Then, 200 g of a low speed silver chloride emulsion comprising an amount of silver chloride equivalent to 24 g of silver nitrate and 16.8 g of gelatin were added to the spectrally sensitized silver bromoiodide emulsion.
The low speed silver chloride emulsion was prepared by admixing an aqueous solution of silver nitrate to an aqueous gelatin/sodium chloride solution, precipitating the gelatin emulsion with ammonium sulphate, washing and peptizing. Gelatin was then added as well as 5-methyl-7-hydroxy-s-triazolo[1,5-a]pyrimidine so that no chemical ripening occurred. The mean grain-size of the silver chloride emulsion was 220 nm.
The mixture was molten by heating for 1 h at 38°C. whereupon were added:
(a) 14.5 g of the colour coupler having the formula: ##STR37## from an aqueous alkaline solution,
(b) sufficient aqueous acetic acid solution to neutralize the emulsion (pH 7),
(c) 5-methyl-7-hydroxy-s-triazolo[1,5-a]pyrimidine as emulsion stabilizer,
(d) saponin as coating aid, and
(e) mucochloric acid as hardening agent.
The emulsion was diluted to make 920 ml and then coated on both sides of a subbed polyethylene terephthalate support, the total surface of which is 10 sq.m. (2 × 5 sq.m). On both sides a gelatin antistress layer of 0.0015 mm was provided whereupon the radiographic colour material formed was dried.
The spectrally sensitized material has a sensitivity maximum at about 555 nm.
A material prepared under identical circumstances but without the addition of the spectrally sensitizing dye as well as the spectrally sensitized material were arranged between two fluorescent intensifying screens comprising as luminescent material gadolinium oxysulphide activated with terbium and the radiographic elements formed were exposed to 60 kV X-ray radiation through a lead bar test object in order to determine the relationship between speed and modulation transfer function value (MTF-value).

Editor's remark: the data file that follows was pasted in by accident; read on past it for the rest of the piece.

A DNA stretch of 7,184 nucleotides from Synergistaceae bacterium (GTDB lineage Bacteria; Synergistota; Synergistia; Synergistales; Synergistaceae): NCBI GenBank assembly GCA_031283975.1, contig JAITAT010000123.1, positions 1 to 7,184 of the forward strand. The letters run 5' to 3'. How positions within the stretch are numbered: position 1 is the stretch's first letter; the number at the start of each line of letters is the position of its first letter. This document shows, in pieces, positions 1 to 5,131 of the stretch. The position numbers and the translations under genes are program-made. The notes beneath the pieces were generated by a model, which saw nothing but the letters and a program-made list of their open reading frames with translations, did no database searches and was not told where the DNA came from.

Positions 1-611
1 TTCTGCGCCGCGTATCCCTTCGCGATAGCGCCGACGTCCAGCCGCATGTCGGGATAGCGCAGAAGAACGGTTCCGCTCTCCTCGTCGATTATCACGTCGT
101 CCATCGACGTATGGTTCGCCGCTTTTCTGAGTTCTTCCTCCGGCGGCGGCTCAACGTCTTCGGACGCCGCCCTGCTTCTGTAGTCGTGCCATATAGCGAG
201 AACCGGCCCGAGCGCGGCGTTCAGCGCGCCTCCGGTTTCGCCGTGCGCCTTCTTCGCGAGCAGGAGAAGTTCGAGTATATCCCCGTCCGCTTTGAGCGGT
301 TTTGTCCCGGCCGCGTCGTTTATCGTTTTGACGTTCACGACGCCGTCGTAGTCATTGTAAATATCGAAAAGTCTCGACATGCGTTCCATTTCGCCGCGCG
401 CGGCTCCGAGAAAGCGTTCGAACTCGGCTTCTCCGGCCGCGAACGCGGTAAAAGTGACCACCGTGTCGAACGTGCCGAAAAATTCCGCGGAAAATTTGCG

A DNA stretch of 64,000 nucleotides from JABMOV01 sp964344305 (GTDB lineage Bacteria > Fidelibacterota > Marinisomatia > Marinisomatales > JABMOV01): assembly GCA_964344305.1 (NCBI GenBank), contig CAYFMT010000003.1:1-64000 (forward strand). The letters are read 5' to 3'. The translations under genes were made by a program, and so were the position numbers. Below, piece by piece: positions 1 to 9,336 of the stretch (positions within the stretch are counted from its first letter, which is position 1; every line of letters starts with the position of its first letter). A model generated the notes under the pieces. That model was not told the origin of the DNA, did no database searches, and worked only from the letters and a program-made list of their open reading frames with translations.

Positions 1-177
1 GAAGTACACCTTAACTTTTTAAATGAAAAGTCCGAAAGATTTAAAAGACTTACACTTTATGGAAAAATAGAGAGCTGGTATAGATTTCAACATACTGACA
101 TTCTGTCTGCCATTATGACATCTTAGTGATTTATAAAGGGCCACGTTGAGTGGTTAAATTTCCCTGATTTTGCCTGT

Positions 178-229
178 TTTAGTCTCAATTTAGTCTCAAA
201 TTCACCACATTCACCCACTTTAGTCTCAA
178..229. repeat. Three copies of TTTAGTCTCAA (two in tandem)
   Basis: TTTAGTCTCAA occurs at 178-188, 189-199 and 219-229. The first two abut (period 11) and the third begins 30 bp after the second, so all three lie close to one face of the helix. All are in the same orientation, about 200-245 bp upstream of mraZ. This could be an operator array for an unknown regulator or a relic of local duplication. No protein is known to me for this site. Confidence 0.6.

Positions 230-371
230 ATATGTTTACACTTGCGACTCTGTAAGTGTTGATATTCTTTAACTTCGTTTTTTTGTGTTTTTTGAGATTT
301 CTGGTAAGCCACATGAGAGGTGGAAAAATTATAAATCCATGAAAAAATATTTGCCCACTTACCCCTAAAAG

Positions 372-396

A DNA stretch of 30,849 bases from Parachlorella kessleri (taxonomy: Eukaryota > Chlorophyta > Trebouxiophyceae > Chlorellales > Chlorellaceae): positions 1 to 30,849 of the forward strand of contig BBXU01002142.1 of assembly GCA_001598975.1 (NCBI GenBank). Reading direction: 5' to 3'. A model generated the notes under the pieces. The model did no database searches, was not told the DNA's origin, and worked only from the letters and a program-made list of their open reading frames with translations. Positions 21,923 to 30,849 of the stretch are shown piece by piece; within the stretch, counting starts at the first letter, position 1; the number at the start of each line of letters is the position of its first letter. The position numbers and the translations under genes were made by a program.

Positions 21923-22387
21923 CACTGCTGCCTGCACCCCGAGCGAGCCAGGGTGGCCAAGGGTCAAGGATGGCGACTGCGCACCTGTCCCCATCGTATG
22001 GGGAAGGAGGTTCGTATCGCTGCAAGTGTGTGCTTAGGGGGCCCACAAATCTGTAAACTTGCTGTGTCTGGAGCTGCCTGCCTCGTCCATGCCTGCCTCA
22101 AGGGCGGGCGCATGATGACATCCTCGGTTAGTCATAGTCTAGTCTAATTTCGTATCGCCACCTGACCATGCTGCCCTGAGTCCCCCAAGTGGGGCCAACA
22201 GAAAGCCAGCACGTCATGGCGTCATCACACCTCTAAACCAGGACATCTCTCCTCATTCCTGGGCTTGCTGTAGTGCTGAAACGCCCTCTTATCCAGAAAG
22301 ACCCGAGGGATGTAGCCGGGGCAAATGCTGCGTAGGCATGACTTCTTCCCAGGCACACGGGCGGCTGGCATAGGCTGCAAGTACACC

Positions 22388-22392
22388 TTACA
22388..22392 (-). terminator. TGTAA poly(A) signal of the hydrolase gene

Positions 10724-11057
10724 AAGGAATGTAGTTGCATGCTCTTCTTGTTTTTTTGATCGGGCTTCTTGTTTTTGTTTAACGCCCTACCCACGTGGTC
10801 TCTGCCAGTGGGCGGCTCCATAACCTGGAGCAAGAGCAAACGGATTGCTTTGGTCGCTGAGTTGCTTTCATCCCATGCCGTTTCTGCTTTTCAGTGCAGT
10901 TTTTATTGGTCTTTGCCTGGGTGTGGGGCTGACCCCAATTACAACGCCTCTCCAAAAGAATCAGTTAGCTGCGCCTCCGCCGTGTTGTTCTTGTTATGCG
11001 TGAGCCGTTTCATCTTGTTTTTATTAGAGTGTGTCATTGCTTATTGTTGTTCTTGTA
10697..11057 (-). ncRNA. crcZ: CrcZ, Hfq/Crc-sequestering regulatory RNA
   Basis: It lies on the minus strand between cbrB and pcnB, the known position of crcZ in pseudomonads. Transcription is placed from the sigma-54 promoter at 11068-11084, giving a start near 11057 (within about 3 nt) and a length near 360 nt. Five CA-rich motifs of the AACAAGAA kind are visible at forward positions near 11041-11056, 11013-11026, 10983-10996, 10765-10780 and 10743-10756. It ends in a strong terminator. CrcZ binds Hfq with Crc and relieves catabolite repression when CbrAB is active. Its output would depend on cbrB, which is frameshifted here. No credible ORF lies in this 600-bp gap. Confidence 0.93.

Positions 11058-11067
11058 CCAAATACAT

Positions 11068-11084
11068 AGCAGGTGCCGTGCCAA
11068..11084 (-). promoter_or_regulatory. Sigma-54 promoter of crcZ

After removal of the intensifying screens the radiographic colour materials were automatically colour-processed, which includes colour-development (24 sec at 41° C.), fixing (20 sec at 41° C.), rinsing (25 sec at 41° C.) and drying (20 sec at 55° C.).
The developing bath used had a pH of 10.6 and comprised per liter: 8 g of N-hydroxyethyl-N-ethyl-p-phenylenediamine, 1.5 g of hydroxylamine, 4 g of anhydrous sodium sulphite, 1 g of potassium bromide, and 65 g of anhydrous potassium carbonate. Fixing occurred by means of a sodium thiosulphate fixing solution.
The measurements of the relationship between MTF-value and speed occurred by means of a microdensitometer and showed that for a same MTF-value, the spectrally sensitized material had a markedly higher speed than the non-spectrally sensitized material, namely about 320%.
It was also found that the combined use of the above luminescent screens with the spectrally sensitized radiographic colour material of the invention yields a move favourable relationship between MTF value and speed than the combined use of a non-spectrally sensitized radiographic colour element with conventional calcium tungstate screens.
A silver bromoiodide X-ray emulsion (1.5 mole % of silver iodide) was prepared in such a way that it contained silver halide grains with an average grain size of 0.60 μ and comprised per kg an amount of silver halide corresponding to 190 g of silver nitrate and 74 g of gelatin. As stabilizing agents the emulsion contained per kg 545 mg of 5-methyl-7-hydroxy-s-triazolo[1,5-a]pyrimidine, 6.5 mg of 1-phenyl-5-mercaptotetrazole, and 0.45 mg of mercury cyanide. The silver halide emulsion was spectrally sensitized for green light with a spectral sensitizing agent corresponding to the structural formula: ##STR38## applied in an amount of 120 mg per mole of silver halide. The covering power obtainable with said emulsion was 60.